Botulinum Toxins: From Poison to Cosmetology


Botulinum toxin, also known as “miracle toxin, ” is a neurotoxin secreted by botulinum bacteria. This toxin can block the neuronal signals responsible for muscle contraction and result in temporary paralysis of that muscle. Two types of botulinum toxin (i.e., A & B) have been extensively studied and used in cosmetology and beauty with astonishing results and outcomes. This toxin first gained popularity due to its lethal poisoning potency, then became a must-have substance used in the modern aesthetic practice and anti-aging medicine (read more about anti-aging medicine here).

History of Botulinum Toxin

Botulinum toxin has an exciting and long history and has affected humankind since the beginning of history. The first reported botulism toxicity dates back to 1735, when several German villagers died after consuming “Blunzen,” a popular sausage made from pork stomach filled with blood and spices. Dr. Kerner, a German physician, was the first scientist to study Botulinum and named it “sausage poison.” He also discovered that this poison would be deactivated in the presence of salt or heat.

In the twentieth century, when the food canning industry started to bloom, food poisoning became a life-threatening epidemy. Later, a group of scientists discovered that Botulinum acts by blocking neuromuscular signal transmission. Known as the most poisonous substance in history, Botulinum was used in biological warfare during WWII.

Four decades later, the scientists discovered that this toxin could also be used therapeutically. In 1989, Botox® was approved by FDA to treat blepharospasm, strabismus, and hemifacial spams in children younger than 12 years. In 2002, FDA approved the cosmetic application of Botox® to improve the appearance of glabellar lines, and in July 2004, it was approved to cure axillary hyperhidrosis. Botox is an off-label remedy for gummy smile, eyebrow lifts, and even depression in cosmetology.

Use of Botulinum in Aesthetic Practices

Botulinum toxin is widely used in aesthetic and cosmetology practices to reduce the wrinkles and lines at the forehead (forehead rhytids), lips (peroral lip lines), crow’s feet (smile lines), and glabellar lines between the two eyebrows. Botulinum injections are also attractive options to treat the indentation lines on either side of the mouth, also known as nasolabial folds. This miracle toxin has also been used to treat platysmal bands on either side of the neck, dimple chin, and facial sculpting to change the contour of the face.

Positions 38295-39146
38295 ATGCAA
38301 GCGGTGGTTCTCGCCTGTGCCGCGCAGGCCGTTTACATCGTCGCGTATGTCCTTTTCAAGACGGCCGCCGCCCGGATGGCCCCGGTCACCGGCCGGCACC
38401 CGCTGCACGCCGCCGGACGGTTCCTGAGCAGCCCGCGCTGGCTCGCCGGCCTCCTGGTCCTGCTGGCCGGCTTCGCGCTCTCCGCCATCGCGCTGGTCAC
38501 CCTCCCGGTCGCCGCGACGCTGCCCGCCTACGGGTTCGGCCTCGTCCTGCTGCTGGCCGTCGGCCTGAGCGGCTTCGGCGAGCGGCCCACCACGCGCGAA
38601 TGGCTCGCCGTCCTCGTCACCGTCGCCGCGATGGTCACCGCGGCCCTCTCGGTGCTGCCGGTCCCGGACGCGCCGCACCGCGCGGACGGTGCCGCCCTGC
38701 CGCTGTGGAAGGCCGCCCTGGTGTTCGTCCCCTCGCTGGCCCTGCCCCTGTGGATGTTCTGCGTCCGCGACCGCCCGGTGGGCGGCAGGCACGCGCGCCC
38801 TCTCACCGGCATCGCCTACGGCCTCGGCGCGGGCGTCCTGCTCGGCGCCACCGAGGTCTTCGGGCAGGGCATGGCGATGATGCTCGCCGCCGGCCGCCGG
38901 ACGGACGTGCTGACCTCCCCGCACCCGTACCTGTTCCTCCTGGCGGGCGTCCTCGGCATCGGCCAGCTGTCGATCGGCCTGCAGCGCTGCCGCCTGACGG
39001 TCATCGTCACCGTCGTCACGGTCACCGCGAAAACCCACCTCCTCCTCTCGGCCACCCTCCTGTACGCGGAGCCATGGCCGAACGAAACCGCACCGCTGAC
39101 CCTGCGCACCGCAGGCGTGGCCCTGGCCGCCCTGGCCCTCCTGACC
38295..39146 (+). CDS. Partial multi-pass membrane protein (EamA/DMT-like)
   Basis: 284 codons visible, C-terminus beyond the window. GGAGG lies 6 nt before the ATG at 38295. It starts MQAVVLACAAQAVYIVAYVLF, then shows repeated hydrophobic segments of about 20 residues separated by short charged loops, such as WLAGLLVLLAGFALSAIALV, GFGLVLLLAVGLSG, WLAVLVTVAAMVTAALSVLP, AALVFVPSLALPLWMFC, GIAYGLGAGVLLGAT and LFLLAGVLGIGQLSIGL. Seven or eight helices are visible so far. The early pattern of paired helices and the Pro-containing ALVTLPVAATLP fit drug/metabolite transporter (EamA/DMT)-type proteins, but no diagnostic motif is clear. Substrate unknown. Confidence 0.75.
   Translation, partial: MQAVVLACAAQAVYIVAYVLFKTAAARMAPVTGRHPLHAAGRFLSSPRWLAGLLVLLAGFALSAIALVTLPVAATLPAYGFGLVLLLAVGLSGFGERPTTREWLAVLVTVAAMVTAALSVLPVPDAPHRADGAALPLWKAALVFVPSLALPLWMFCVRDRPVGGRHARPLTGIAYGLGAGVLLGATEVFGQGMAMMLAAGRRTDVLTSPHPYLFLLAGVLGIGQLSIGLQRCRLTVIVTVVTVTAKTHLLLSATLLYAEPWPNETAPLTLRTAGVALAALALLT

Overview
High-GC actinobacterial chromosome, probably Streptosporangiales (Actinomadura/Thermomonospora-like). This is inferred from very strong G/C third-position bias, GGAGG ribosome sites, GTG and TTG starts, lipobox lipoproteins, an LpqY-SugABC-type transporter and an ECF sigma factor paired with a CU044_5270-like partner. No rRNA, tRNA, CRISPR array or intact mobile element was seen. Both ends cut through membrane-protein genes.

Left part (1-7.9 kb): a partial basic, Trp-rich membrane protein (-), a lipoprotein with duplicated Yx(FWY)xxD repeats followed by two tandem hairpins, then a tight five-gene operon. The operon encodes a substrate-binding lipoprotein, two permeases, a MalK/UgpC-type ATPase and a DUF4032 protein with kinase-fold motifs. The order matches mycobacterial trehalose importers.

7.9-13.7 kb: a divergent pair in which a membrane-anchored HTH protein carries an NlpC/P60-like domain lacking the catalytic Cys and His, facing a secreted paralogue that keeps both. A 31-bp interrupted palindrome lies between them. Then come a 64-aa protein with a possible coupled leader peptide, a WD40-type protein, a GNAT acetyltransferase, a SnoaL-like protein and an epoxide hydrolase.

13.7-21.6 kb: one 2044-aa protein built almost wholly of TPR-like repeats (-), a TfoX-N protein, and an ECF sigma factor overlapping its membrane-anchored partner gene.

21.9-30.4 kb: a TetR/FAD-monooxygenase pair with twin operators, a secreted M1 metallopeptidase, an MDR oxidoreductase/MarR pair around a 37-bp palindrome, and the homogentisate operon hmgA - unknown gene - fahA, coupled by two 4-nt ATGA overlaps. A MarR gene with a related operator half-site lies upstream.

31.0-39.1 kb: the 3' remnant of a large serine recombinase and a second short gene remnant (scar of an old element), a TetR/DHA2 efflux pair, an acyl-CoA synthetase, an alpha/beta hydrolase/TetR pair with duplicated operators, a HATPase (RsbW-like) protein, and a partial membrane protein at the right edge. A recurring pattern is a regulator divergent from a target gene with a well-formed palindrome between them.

Commercial Botulinum preparations are constituted with normal saline in predetermined doses for each target muscle and application. The application of Botulinum is associated with minimal side effects such as swelling, pain at the injection site, and skin redness. Its cosmetic results will appear 3 to 4 days after application and last for 3 to 4 months. Repeated injections of Botulinum are known to be safe and yield excellent, long-lasting results. The preparations of Botulinum in the United States are sold under the trademarks of Dysport, Botox, Xeomin, and Neurobloc/Myobloc.

Botulinum (Botox)
Botulinum (Botox) is widely used variety of non-invasive facial rejuventation approaches

Botulinum injections can be used in conjunction with other cosmetic procedures. Contrary to skill-oriented, expensive aesthetic approaches such as surgical facelifts, lasers, and dermal fillers, Botulinum injections are relatively cheap and patient- and doctor-friendly. The discovery of this miracle toxin and its journey from being a lethal biological substance to the cosmetologists’ best friend changed the field of aesthetics and cosmetology.

Botulinum injections are among the most common and most popular non-invasive cosmetic operations in the United States compared to other invasive anti-aging modalities. This method is easier to perform and yields noticeable results in a shorter period of time. The Botulinum toxin industry projected sales in the next few years estimated to be worth billions of dollars. Every day, new applications for Botulinum are introduced to the cosmetic markets by cosmetologists and physicians. As famous Swiss doctor Paracelsus said, “All substances are poisons; there is no substance that is not a poison. The right dose differentiates a poison from a remedy.”

At our Centre of Wellness, we offer our clients a wide range of cosmetology and beauty online courses. By taking these courses, you will get an insight into the basics and principles of cosmetology and skincare. Contact us today, and our representatives will help you find the best options to help you start and further your career as a beautician and skincare specialist.

Centre of Wellness